I never read any of the MAD magazine knockoffs of the sixties. However, in recent years I got a little curious about SICK, the magazine that provided most of Joe Simon's daily bread in that decade. It doesn't seem to have been really popular with comics people, if one can go by the fact that hardly any issues have been annotated on Grand Comics Database.

To be sure, Simon was part of the problem. Just from looking through one back issue purchase, hardly anything is signed. And apparently some of the contributors weren't big comics-people. I got interested in one piece done (I think) by an artist named Arnold Franchione (if I made out his weird signature correctly). But the guy's name isn't on Google.

Does anyone here recognize said name?

And, more generally, what's the opinion, if any, of SICK?

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Wow, Gene, you have certainly nailed an area of ignorance for me. Now I'm curious. If I can find anything out, I'll post it here.

I never read Sick, but I tried looking up a penciller on GCD and found one reference to:

Arnoldo Franchioni [as Francho]

I looked in all of my usual venues for online scans of Sick, and didn't find it anywhere. The best I can add to the body of knowledge so far are the issue descriptions at mycomicshop.com. That should help with creator research, at least.

My first search was for a penciller with the name "Arnold," which only turned up a single reference to Arnoldo Francioni. I just repeated the search for a penciller named Arnoldo Franchioni. It turned up a full page of references to work for Mad, Crazy, Cracked and Bananas (no Sick). All are 1 to 3 page efforts.

I have a DVD of 50 years (I think) of Mad. I could dig out a sample page if you want to see it.

Richard Willis said:

I never read Sick, but I tried looking up a penciller on GCD and found one reference to:

Arnoldo Franchioni [as Francho]

I took a look through Behaving Madly and The Sincerest Form of Parody (both anthologies of MAD immitators) but Sick wasn't mentioned. the only place I found reference to it was The Best of Simon & Kirby, which featured an essay ("Sick Humor"), two features and one cover (a Fighting American parody).

  1. ...I bought SICK a fair amount off the stands in the Seventies, IIRC, completely?? after Simon had ended his connection with the title. Is my input wanted anyl? I don't know that IIbought Sick during the " Sick-sties ":-) I
  2.    remember a 60s back of Sick I bought during the Seventies, whose cover showed the Sick mascot character and Fighting American. I presume that was from Joe Simon's era. One 70s Sick cover I remember was one showing the mascot reclining in a shopping cart full of unopened candy bars - with the candy bars being realistically depicted! Way Pop Art!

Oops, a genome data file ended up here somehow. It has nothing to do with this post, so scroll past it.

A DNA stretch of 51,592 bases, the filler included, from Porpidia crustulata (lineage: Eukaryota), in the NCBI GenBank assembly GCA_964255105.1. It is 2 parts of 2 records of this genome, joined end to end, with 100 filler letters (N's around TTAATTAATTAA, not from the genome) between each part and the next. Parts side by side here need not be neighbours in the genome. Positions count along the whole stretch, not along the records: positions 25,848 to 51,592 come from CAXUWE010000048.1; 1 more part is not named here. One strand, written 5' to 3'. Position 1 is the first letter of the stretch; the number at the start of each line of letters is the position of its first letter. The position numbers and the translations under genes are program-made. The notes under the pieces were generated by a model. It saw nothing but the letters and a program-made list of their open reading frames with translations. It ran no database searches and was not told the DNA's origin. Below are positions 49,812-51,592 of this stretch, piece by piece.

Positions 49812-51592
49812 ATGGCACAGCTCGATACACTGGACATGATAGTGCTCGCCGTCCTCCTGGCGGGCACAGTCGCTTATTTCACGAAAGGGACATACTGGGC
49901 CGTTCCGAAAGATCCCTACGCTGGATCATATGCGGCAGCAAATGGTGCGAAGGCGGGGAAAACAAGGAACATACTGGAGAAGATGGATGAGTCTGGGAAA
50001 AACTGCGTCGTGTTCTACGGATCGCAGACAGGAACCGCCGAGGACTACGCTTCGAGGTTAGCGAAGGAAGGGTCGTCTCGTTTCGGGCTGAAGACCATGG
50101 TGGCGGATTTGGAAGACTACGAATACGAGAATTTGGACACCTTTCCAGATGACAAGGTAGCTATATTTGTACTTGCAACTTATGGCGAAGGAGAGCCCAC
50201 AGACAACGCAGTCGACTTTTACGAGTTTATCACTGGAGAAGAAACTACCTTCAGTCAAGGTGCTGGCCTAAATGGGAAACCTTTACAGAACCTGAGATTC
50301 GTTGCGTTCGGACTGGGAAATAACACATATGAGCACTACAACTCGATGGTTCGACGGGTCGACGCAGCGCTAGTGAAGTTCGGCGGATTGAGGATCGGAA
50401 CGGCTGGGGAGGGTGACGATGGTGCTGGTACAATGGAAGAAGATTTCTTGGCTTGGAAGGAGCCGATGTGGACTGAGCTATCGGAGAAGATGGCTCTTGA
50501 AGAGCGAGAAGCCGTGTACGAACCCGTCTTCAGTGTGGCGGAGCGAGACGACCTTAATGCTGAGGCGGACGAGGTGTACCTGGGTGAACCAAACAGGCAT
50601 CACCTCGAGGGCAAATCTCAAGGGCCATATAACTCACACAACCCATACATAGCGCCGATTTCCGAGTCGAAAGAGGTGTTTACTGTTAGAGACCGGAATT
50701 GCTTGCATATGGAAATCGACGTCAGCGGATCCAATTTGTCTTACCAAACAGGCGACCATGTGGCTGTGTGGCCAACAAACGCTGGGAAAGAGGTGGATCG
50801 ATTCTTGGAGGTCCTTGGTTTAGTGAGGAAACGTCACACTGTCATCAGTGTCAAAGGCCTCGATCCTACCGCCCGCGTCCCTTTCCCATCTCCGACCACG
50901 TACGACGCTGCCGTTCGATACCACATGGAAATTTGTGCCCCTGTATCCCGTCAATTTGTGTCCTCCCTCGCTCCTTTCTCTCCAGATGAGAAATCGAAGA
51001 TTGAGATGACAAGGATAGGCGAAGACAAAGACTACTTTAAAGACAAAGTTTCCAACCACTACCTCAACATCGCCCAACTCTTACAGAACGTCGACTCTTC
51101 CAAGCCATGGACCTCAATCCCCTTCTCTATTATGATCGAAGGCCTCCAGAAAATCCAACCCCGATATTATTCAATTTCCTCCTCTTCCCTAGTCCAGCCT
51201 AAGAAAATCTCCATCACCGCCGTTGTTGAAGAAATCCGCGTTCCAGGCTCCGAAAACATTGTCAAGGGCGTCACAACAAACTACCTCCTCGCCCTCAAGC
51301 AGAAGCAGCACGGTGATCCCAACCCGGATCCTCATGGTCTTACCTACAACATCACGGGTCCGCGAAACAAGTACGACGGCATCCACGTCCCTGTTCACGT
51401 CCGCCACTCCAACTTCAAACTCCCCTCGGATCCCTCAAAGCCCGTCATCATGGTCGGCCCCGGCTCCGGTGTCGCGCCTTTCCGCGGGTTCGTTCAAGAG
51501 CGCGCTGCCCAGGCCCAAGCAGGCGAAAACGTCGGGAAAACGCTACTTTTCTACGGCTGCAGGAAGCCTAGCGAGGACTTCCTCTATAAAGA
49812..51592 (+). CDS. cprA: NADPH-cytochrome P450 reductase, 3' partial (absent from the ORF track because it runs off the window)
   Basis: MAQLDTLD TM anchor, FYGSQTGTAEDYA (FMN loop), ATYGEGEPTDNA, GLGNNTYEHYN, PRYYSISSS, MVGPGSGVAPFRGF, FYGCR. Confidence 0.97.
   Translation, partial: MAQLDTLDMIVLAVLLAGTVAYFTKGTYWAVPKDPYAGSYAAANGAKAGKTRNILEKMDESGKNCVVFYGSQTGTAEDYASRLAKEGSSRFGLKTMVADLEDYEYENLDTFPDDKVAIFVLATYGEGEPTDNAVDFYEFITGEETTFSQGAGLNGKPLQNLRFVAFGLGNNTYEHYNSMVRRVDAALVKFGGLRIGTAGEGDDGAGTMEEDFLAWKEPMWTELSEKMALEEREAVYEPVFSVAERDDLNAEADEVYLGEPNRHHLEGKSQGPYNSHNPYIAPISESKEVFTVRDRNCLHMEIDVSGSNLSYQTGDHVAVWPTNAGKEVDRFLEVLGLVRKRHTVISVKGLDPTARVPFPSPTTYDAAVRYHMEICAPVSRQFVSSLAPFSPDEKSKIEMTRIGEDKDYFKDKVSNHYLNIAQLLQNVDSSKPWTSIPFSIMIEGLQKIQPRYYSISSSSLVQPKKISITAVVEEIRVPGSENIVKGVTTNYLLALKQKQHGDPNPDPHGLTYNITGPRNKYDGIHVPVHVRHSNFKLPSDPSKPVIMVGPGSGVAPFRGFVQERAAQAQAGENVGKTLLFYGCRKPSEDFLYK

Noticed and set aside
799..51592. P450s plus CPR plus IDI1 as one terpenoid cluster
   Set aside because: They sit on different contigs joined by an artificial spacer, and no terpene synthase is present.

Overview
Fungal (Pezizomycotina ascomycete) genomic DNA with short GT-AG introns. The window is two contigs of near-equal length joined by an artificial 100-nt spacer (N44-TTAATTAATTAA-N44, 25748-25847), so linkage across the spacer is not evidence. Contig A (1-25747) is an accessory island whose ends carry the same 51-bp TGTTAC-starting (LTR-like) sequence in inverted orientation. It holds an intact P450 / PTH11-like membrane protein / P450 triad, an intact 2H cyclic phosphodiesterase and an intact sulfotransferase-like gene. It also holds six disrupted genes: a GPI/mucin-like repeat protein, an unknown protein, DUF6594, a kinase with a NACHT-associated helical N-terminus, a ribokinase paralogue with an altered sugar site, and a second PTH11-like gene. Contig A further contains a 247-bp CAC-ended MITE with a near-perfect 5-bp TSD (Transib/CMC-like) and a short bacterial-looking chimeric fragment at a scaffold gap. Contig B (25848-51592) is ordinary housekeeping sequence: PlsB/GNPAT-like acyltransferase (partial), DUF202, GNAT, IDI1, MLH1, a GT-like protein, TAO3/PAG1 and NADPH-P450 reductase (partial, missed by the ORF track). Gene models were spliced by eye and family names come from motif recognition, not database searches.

I tried GCD but I think the first time I entered "Arnold." I found it with "Arnoldo," but as I said not much of SICK has been catalogued. It does look like he was only known for cartoons in various humor mags.

The "superhero issue" of SICK is one of the few issues that GCD fully described, probably because that's one superhero fans went out of their way to collect-- and yes, that was definitely Joe Simon's era.

Thanks for the feedback.



Jeff of Earth-J said:

I took a look through Behaving Madly and The Sincerest Form of Parody (both anthologies of MAD immitators) but Sick wasn't mentioned. the only place I found reference to it was The Best of Simon & Kirby, which featured an essay ("Sick Humor"), two features and one cover (a Fighting American parody).

...Did that cover show Fighting American and SICK's mascot character both under different...lampshades?...of a mad scientist's machine that was going to switch their brain with each other? That's the 60s bacish that I had.

I vaguely recall SICK as being a MAD knockoff that shared space on the newsstands with Cracked and Marvel's knockoff Crazy, but I don't remember actually reading an issue. 

I remember reading SICK as a young teen, feeling more than surprised that I was allowed to read it, given that one of the ongoing strips featured a naked woman that was always strategically posed to avoid being explicit (hey, I did say I was a young teen at the time. What do you think I'd remember?). Other than that, it wasn't at all funny.

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